Home » Americans Will Measure Using Anything But The Metric System: COTD

Americans Will Measure Using Anything But The Metric System: COTD


One of the more hilarious parts about American news is that you’re bound to find a unit of measurement that’s a bit, we’ll say, improvised. Why give exact dimensions when you can use very rough estimates? Here’s a good example of this in current news: earlier today, I wrote about how Alaska Airlines Flight 1282 lost one of its door plugs. Many news sources called the opening left behind “about the size of a refrigerator.” Great, now I’m picturing a Frigidaire parked in a window seat of a Boeing 737.

Some of these estimates also don’t make any sense. Refrigerators come in different sizes! Was the plug about the size of a fridge found in an apartment? Or like, the huge one you’d find in Jeff Bezo’s mansion? My favorite of these comes from KSHB 41 News from Kansas City. In 2019, the station fired off this meme-worthy Tweet:

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[Ed note: who can forget the giraffe-sized asteroid scare we endured back in 2022 (below)? At least we got a sweet arcade game out of it.]

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Anyway, StillNotATony has a silly joke about Thomas’ article about the Galaxy E8. And we aren’t talking about a Samsung here:


‘in a pube-width under six seconds”

Man, we Americans really will use anything other than metric…

And it still looks better than most Lexuseseses.


Jack Beckman figured out why Jason cannot find the reverse lights of a Peugeot 404:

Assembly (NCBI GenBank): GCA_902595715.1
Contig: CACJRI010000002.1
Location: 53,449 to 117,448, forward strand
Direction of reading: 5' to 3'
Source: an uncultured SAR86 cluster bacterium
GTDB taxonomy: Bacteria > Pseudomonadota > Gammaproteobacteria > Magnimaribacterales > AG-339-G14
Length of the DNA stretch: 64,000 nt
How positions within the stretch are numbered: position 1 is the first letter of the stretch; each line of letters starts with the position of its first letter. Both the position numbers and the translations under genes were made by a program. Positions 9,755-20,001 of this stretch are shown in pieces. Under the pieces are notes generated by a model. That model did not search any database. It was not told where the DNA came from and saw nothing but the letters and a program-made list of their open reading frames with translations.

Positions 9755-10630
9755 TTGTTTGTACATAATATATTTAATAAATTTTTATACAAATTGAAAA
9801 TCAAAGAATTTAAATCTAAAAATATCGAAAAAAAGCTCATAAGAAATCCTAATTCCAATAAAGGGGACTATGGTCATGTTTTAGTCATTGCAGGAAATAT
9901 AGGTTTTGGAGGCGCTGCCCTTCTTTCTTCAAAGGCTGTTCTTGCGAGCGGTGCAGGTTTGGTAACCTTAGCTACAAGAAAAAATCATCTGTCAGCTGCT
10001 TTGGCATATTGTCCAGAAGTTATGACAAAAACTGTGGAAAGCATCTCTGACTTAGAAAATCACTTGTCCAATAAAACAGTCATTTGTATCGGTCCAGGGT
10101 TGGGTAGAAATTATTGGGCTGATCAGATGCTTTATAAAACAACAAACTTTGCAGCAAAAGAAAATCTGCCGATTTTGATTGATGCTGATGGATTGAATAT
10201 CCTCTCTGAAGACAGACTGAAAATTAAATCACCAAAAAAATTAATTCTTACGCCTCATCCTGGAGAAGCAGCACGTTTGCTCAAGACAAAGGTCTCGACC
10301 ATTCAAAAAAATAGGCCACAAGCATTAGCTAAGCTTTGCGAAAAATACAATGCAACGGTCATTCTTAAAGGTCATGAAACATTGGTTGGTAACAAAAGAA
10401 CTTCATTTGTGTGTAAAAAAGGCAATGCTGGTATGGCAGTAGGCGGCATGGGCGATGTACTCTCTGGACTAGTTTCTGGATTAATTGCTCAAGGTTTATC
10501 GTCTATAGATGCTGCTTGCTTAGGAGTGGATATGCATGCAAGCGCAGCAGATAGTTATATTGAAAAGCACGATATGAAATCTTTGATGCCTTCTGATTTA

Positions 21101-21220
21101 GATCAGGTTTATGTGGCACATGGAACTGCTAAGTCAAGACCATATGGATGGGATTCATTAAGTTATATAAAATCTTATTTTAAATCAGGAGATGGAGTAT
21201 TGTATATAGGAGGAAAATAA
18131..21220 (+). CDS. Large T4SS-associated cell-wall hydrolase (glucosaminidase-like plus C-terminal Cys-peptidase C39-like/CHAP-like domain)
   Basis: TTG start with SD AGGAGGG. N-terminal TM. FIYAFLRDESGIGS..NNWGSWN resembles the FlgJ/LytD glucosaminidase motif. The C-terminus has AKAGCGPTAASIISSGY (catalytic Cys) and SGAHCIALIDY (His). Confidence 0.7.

The clue to the mystery is right in the name: 404 (not found).

Finally, we have Rust Buckets, who noticed something amusing about David’s new stash of Jeep Grand Cherokee ZJ design history:

I think it’s hilarious that some of the front end studies were “hey what would this look like with a Ford explorer front end” and “hey what would this look like with a fullsize Chevy front end”

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3 months ago

It’s not just we ‘Muricans. My favorite German word (ok, actually Swabian, but only Germans really understand the difference) is “Muggeseggele.”
It’s used in the same way an English speaker would ask for a “smidge” or a “scosche” of something, but it’s generally understood that eins Muggeseggele explicitly refers to the width of a house-fly’s ballsack.

Nate Stanley
Nate Stanley
3 months ago

I really like the way Autopian has matured into the state that it’s in now. This article is hilarious!

I get the 6 or 7 washing machines dimension, just watch a couple of Rush concerts on YouTube and you’ll get the idea.

But seriously, I grew up in the precision sheet metal trade, and by the time I got into CAD design, having fluency in both the metric and the Imperial system was critical to communicating with our customers’ designers. After awhile you’ll get a feel for size of things once you get the 25.4 /
.03937 conversions in your head.

And as a car nut and wrencher at home, 8mm is crazy close to 5/16″ and 11mm works for 7/16″ as well. Just a coincidence.

But why do metric sockets still use 1/4″, 1/2″ and 3/4″ drive even Europe?

Bottom line is we have to embrace both systems as I’ve done for the last 50 years.

3 months ago

Well, there is a huge difference between American and European refrigerators. The “full-size” European ones are slimmer and bit taller than American. The “half-sized” European is similar to the refrigerators found in the university dormitory rooms.

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